Doctors generally recommend getting regular colorectal cancer screenings starting at age 50. But newly published screening guidelines underscore the importance of tailoring the screening strategy to individual risk factors.
Donald David (Photo by Kaminsky Productions)
The American College of Physicians reviewed screening guidelines from several trusted medical organizations and turned them into a simple message: While most people should get tested every 10 years starting at age 50, people considered at high risk for colorectal cancer should start screening at age 40. And they should be screened more often than the average patient.
The key is for patients to talk to their doctor about their family history and other conditions that might increase their risk for developing colorectal cancer early.
“Patients with a first-degree relative who had colon cancer, or those with multiple second-degree relatives who had colon cancer, need to be screened earlier and more often — every one to five years, depending on the situation — because those who develop cancer progress to a more advanced stage and develop cancer earlier than the general population,” said Donald David, M.D., chief of the Division of Gastroenterology at City of Hope. This is particularly important if these relatives developed cancer when they were younger than 50.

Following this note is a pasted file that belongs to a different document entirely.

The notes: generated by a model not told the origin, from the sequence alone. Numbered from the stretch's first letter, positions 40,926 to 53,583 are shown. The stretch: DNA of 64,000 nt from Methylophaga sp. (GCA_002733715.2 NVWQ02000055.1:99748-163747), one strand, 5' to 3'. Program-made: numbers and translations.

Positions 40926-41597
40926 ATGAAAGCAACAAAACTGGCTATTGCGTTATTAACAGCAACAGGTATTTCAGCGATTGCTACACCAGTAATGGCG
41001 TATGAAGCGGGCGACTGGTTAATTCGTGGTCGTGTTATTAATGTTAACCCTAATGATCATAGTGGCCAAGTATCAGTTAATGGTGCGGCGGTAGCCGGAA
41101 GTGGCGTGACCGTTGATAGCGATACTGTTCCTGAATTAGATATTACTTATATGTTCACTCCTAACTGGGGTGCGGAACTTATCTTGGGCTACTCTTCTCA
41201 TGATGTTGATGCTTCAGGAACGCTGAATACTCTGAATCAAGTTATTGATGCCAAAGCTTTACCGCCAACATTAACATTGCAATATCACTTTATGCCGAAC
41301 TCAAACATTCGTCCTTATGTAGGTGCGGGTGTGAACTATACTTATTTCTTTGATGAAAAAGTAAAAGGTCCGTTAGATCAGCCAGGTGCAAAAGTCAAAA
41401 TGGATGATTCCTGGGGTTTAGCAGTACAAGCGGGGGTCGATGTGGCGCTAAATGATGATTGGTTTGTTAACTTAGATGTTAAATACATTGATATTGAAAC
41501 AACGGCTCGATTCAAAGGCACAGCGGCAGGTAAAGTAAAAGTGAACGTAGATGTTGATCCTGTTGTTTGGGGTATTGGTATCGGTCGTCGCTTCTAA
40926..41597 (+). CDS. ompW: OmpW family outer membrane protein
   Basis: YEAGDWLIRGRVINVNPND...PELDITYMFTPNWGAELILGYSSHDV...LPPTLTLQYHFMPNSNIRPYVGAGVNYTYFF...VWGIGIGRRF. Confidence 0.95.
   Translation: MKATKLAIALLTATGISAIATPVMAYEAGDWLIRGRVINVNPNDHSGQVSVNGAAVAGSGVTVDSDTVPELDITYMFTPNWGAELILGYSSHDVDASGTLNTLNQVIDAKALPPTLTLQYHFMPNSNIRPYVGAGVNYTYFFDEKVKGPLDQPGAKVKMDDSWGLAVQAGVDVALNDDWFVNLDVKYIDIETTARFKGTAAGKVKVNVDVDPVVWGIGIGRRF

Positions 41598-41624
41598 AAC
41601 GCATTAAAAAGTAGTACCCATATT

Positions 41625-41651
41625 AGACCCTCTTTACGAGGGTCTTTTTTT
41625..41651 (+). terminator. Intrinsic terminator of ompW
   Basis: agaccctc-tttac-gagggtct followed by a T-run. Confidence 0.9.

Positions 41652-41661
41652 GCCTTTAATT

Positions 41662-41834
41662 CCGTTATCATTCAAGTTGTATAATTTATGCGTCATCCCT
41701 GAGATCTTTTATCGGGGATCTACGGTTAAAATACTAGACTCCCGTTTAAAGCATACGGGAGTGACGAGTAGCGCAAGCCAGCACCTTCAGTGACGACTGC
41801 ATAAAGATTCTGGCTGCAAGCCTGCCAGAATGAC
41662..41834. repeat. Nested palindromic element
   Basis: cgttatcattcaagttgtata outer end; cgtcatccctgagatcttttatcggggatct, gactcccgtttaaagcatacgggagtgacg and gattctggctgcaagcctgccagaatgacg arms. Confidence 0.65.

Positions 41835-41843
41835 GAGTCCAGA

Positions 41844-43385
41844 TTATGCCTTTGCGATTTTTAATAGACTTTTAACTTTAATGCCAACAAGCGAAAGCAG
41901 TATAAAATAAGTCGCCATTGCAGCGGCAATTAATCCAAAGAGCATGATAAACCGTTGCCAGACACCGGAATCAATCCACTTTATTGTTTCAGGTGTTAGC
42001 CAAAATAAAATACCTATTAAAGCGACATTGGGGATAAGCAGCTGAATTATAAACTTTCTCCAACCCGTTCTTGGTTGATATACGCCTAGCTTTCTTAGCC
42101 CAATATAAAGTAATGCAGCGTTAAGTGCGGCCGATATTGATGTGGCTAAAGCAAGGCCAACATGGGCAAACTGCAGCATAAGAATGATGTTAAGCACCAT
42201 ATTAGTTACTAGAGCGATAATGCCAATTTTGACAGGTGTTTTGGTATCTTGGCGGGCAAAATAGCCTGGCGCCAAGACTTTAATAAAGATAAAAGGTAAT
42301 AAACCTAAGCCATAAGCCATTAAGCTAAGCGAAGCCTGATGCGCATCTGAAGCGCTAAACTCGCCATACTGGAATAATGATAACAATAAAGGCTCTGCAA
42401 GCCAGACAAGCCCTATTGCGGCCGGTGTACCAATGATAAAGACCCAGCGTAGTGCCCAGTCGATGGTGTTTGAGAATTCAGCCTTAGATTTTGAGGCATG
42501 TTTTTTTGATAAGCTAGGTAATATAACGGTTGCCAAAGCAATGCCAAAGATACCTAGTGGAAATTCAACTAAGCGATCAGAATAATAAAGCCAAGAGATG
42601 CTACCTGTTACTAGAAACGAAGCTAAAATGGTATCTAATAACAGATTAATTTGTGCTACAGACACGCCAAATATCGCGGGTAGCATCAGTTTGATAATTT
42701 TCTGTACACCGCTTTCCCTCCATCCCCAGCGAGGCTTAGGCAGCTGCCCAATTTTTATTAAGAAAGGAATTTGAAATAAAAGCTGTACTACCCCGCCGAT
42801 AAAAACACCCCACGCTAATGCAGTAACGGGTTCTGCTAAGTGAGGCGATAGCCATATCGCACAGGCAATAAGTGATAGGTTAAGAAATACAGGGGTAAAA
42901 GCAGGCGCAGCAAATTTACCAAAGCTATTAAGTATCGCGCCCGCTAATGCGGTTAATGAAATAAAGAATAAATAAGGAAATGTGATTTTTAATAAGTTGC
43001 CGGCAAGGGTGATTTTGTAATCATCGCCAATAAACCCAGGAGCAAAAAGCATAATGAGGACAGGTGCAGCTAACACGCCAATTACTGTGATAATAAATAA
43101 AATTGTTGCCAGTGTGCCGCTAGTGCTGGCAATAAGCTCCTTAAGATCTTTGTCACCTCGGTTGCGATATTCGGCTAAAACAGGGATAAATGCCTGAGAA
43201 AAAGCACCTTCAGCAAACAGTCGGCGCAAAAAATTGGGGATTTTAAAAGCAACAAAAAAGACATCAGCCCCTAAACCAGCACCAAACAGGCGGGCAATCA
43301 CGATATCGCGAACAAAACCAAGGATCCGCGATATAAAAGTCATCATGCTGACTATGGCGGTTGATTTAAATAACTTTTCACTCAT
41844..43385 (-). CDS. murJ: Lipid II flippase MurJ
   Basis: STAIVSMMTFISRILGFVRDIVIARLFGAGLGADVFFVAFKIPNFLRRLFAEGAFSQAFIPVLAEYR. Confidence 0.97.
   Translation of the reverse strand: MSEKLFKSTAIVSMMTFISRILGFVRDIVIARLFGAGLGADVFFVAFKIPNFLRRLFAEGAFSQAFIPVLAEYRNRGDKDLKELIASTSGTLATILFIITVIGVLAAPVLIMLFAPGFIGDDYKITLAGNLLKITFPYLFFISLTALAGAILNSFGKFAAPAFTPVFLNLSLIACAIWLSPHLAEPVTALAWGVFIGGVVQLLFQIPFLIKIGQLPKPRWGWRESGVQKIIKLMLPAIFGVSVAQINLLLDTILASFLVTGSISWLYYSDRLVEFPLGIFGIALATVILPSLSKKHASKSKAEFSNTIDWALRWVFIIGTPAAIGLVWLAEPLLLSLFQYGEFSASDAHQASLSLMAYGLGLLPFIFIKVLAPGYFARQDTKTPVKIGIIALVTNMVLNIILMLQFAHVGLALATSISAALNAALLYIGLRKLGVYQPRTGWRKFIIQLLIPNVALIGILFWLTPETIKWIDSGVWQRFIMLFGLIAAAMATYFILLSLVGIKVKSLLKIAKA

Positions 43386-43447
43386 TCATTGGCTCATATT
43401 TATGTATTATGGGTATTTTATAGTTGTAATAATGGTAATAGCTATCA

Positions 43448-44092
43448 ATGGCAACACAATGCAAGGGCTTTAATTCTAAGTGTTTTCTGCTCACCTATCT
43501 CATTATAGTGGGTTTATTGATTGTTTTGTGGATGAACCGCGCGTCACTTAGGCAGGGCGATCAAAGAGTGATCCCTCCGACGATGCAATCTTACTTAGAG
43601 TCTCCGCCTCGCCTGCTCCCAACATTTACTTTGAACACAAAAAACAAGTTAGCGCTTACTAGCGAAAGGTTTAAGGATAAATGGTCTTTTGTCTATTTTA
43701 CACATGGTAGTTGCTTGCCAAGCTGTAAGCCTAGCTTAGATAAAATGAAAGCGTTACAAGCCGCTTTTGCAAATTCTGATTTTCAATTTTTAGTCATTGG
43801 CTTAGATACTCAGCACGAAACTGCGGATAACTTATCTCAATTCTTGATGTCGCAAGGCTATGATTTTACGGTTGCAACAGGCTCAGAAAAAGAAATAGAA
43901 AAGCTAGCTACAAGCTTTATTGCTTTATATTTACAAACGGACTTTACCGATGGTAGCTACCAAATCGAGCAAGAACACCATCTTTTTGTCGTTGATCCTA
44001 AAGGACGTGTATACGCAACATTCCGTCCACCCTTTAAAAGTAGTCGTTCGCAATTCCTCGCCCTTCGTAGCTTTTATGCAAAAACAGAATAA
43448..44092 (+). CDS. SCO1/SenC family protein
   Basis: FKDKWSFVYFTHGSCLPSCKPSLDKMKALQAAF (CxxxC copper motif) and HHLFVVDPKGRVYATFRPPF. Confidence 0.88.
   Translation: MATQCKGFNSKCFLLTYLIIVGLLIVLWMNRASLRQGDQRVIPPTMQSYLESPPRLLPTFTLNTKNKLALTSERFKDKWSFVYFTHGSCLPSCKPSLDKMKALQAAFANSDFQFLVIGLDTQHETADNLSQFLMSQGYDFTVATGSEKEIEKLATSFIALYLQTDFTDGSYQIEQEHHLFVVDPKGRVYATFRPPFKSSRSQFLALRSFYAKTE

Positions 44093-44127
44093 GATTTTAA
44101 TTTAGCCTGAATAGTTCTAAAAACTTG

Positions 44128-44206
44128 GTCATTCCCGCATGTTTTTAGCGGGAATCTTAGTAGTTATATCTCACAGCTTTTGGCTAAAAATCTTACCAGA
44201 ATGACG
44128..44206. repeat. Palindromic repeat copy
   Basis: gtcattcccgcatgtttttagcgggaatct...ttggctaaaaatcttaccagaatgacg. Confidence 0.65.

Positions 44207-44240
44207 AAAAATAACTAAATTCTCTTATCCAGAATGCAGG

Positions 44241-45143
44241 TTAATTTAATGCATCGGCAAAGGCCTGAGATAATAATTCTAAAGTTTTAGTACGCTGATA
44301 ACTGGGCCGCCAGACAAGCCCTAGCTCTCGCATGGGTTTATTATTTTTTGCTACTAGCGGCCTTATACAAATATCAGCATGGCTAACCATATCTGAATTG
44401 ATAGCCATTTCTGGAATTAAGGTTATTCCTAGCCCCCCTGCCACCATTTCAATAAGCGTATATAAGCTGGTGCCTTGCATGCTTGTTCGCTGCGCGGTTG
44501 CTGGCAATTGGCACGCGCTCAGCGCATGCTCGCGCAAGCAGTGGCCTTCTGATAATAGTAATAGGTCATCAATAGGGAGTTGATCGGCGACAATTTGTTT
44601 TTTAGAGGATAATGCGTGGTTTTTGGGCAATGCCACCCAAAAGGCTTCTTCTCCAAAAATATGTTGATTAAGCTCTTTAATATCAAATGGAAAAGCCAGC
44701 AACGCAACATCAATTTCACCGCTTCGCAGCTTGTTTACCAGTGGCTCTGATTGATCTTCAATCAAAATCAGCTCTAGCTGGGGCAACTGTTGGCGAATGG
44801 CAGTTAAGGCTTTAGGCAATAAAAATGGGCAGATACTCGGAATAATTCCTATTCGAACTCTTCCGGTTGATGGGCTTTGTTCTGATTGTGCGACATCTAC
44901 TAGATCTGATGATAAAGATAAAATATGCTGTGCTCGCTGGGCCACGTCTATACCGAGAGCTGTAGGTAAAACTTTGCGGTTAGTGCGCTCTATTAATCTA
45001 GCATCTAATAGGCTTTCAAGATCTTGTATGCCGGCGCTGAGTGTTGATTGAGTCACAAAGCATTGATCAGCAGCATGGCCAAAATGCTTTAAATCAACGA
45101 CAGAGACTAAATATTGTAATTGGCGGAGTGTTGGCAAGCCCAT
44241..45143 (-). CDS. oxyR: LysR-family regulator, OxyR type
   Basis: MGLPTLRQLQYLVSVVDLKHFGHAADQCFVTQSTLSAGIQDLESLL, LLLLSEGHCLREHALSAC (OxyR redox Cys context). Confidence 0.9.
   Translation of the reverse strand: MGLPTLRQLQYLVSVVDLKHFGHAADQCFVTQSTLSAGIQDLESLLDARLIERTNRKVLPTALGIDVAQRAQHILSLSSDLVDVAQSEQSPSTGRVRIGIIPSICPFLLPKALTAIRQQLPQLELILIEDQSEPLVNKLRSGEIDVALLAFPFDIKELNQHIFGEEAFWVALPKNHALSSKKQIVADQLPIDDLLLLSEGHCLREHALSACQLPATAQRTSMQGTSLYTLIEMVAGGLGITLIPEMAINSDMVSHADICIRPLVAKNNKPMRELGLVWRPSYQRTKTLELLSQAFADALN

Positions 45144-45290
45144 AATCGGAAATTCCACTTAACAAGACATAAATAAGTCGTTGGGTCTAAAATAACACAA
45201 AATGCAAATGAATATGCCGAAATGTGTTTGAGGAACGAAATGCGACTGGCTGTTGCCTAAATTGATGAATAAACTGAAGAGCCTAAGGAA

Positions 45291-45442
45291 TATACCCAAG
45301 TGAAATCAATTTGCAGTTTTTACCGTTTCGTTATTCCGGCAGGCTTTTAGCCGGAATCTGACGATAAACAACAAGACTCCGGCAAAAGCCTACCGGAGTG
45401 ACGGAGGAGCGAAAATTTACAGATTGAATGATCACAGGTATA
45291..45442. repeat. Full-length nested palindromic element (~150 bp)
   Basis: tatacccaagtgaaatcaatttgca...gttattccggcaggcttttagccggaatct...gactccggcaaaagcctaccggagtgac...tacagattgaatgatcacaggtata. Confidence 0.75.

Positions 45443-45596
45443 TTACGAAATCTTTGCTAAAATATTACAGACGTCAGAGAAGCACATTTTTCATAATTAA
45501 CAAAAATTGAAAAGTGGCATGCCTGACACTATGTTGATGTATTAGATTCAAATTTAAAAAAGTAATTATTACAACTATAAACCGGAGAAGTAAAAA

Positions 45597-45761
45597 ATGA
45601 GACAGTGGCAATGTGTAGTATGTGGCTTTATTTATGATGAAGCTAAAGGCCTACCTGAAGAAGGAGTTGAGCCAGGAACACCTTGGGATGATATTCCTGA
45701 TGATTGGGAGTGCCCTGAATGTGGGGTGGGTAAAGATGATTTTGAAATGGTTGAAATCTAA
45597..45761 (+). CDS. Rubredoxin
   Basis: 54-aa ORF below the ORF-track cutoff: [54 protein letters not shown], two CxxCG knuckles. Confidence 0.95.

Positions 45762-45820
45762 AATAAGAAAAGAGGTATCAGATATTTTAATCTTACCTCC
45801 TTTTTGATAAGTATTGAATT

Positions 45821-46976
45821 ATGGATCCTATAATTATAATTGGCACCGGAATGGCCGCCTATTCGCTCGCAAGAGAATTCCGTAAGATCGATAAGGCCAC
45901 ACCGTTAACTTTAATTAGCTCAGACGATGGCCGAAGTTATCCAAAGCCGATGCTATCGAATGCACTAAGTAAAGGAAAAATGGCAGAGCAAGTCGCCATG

People with ulcerative colitis also need to be screened earlier, and get tested every other year, added David, who serves on the National Comprehensive Cancer Network panel that issues recommendations.
Fortunately, private insurance and Medicare usually abide by national guidelines and cover earlier and more frequent screenings where appropriate — even waiving co-pays for screenings, he said.
Interestingly, the guidelines also suggest that those older than 75 or who have a life expectancy of less than 10 more years can avoid screening because they’re likely to die of something other than colorectal cancer.
Today, doctors can offer several screening options for patients at average risk. A colonoscopy might be right for some, while a flexible sigmoidoscopy and stool sample tests might be the best choice for others. Physicians usually recommend a full colonoscopy for people at high risk, though.
What about new technology that enables doctors to see inside the colon without inserting a flexible camera into it? Called computed tomography (CT) colonography, the technique examines the colon using CT imaging done from outside the body.
“CT colonography has the disadvantage of a false-positive and false-negative rate higher than standard colonoscopy, as well as a lack of endorsement by any of the expert panels,” David said.
“It is used only if colonoscopy is not possible. Also, the risk of X-ray exposure is a concern.”
He added that DNA testing of stool holds promise as a screening technique. “It may emerge as the next major change in screening for colon cancer given that it is noninvasive,” David said, “but it is still not precise enough yet.”
David sees progress as medical science continues to refine who needs to be tested more often, and who can safely avoid unnecessary screening.
“Before, we were screening the same people over and over again, and not screening the whole population well,” he says. “Now, time intervals between exams for many people have actually been extended, as we have not been finding anything significant in the exams in between.”
City of Hope offers routine colorectal cancer screening. Contact New Patient Services to find out more.